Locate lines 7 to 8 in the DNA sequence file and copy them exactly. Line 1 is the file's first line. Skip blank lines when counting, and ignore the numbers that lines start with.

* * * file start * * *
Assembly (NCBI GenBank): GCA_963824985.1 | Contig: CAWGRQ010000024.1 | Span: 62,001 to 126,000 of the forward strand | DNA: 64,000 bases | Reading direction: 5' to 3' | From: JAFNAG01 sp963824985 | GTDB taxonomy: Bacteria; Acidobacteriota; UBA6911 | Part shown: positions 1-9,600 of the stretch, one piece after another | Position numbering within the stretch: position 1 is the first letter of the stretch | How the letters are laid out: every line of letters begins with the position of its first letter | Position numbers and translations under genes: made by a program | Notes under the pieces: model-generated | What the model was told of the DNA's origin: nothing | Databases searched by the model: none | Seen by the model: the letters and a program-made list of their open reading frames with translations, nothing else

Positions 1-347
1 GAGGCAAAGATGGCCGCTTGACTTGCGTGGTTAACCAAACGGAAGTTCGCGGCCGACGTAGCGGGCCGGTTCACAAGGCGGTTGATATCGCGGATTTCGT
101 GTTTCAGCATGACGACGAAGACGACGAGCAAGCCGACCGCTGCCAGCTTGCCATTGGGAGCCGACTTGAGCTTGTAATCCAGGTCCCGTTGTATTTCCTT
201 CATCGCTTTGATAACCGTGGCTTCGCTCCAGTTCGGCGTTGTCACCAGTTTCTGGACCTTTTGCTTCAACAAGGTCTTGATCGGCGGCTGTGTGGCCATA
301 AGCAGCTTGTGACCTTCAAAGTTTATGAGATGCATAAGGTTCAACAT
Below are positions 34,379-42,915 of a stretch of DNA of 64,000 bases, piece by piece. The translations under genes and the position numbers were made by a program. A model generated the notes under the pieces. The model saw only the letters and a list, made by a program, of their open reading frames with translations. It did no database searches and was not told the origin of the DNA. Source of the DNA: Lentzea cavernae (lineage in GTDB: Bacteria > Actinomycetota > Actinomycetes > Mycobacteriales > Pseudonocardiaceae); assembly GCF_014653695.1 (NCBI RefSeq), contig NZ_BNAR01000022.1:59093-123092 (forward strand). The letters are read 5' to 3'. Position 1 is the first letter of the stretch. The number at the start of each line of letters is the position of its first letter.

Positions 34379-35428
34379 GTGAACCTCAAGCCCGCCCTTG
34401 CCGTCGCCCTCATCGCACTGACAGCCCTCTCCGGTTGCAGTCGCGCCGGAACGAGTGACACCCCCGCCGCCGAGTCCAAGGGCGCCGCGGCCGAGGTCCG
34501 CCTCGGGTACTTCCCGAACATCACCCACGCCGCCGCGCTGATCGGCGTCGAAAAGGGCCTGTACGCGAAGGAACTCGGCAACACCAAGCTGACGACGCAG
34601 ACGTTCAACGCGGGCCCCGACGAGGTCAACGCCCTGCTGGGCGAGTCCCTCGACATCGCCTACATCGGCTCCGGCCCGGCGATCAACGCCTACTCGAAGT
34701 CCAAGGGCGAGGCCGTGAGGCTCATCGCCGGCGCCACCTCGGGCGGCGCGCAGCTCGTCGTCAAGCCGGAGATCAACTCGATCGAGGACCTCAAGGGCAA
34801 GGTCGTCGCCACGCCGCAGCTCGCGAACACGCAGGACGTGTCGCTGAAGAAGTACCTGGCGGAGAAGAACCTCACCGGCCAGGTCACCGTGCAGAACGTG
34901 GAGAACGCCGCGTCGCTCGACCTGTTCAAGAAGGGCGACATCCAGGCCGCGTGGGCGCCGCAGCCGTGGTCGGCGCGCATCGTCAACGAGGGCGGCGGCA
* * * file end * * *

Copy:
Below are positions 34,379-42,915 of a stretch of DNA of 64,000 bases, piece by piece. The translations under genes and the position numbers were made by a program. A model generated the notes under the pieces. The model saw only the letters and a list, made by a program, of their open reading frames with translations. It did no database searches and was not told the origin of the DNA. Source of the DNA: Lentzea cavernae (lineage in GTDB: Bacteria > Actinomycetota > Actinomycetes > Mycobacteriales > Pseudonocardiaceae); assembly GCF_014653695.1 (NCBI RefSeq), contig NZ_BNAR01000022.1:59093-123092 (forward strand). The letters are read 5' to 3'. Position 1 is the first letter of the stretch. The number at the start of each line of letters is the position of its first letter.

Positions 34379-35428